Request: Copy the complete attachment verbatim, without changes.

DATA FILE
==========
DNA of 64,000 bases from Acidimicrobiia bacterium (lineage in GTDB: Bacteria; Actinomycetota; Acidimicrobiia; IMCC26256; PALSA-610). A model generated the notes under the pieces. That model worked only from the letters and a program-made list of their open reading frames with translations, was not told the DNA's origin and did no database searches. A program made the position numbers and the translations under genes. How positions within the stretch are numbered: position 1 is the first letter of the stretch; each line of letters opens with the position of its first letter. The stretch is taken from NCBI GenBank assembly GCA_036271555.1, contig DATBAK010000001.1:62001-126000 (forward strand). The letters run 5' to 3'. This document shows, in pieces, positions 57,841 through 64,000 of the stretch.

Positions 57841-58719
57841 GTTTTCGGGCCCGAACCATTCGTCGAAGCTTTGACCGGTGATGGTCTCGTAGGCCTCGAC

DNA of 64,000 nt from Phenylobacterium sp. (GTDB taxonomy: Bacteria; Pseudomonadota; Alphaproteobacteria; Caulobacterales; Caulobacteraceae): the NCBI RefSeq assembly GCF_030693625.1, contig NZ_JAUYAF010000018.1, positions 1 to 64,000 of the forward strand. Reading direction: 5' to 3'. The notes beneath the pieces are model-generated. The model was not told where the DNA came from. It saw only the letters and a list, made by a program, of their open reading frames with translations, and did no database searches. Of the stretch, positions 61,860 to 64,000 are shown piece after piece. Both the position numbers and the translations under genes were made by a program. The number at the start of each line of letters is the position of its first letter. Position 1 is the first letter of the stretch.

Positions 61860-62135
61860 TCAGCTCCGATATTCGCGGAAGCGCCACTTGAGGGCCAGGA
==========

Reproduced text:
DNA of 64,000 bases from Acidimicrobiia bacterium (lineage in GTDB: Bacteria; Actinomycetota; Acidimicrobiia; IMCC26256; PALSA-610). A model generated the notes under the pieces. That model worked only from the letters and a program-made list of their open reading frames with translations, was not told the DNA's origin and did no database searches. A program made the position numbers and the translations under genes. How positions within the stretch are numbered: position 1 is the first letter of the stretch; each line of letters opens with the position of its first letter. The stretch is taken from NCBI GenBank assembly GCA_036271555.1, contig DATBAK010000001.1:62001-126000 (forward strand). The letters run 5' to 3'. This document shows, in pieces, positions 57,841 through 64,000 of the stretch.

Positions 57841-58719
57841 GTTTTCGGGCCCGAACCATTCGTCGAAGCTTTGACCGGTGATGGTCTCGTAGGCCTCGAC

DNA of 64,000 nt from Phenylobacterium sp. (GTDB taxonomy: Bacteria; Pseudomonadota; Alphaproteobacteria; Caulobacterales; Caulobacteraceae): the NCBI RefSeq assembly GCF_030693625.1, contig NZ_JAUYAF010000018.1, positions 1 to 64,000 of the forward strand. Reading direction: 5' to 3'. The notes beneath the pieces are model-generated. The model was not told where the DNA came from. It saw only the letters and a list, made by a program, of their open reading frames with translations, and did no database searches. Of the stretch, positions 61,860 to 64,000 are shown piece after piece. Both the position numbers and the translations under genes were made by a program. The number at the start of each line of letters is the position of its first letter. Position 1 is the first letter of the stretch.

Positions 61860-62135
61860 TCAGCTCCGATATTCGCGGAAGCGCCACTTGAGGGCCAGGA